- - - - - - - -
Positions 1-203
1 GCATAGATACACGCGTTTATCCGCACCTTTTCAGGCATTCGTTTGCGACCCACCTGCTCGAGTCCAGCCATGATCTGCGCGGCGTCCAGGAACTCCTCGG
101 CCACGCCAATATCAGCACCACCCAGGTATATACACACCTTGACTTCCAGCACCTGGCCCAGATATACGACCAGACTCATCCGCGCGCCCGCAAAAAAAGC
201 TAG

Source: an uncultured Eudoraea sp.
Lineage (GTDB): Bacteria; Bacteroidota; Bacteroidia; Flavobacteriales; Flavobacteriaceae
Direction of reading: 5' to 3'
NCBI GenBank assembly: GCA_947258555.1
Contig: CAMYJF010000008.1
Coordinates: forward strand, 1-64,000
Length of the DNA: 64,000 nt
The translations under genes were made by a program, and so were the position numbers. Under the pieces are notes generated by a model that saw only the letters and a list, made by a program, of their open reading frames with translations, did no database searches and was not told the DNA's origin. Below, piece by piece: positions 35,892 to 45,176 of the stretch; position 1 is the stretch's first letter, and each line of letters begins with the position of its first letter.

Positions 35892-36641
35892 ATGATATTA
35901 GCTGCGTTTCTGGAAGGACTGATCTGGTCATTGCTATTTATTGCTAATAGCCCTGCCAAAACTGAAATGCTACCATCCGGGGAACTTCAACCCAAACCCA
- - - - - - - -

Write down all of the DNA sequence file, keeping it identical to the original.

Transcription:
Positions 1-203
1 GCATAGATACACGCGTTTATCCGCACCTTTTCAGGCATTCGTTTGCGACCCACCTGCTCGAGTCCAGCCATGATCTGCGCGGCGTCCAGGAACTCCTCGG
101 CCACGCCAATATCAGCACCACCCAGGTATATACACACCTTGACTTCCAGCACCTGGCCCAGATATACGACCAGACTCATCCGCGCGCCCGCAAAAAAAGC
201 TAG

Source: an uncultured Eudoraea sp.
Lineage (GTDB): Bacteria; Bacteroidota; Bacteroidia; Flavobacteriales; Flavobacteriaceae
Direction of reading: 5' to 3'
NCBI GenBank assembly: GCA_947258555.1
Contig: CAMYJF010000008.1
Coordinates: forward strand, 1-64,000
Length of the DNA: 64,000 nt
The translations under genes were made by a program, and so were the position numbers. Under the pieces are notes generated by a model that saw only the letters and a list, made by a program, of their open reading frames with translations, did no database searches and was not told the DNA's origin. Below, piece by piece: positions 35,892 to 45,176 of the stretch; position 1 is the stretch's first letter, and each line of letters begins with the position of its first letter.

Positions 35892-36641
35892 ATGATATTA
35901 GCTGCGTTTCTGGAAGGACTGATCTGGTCATTGCTATTTATTGCTAATAGCCCTGCCAAAACTGAAATGCTACCATCCGGGGAACTTCAACCCAAACCCA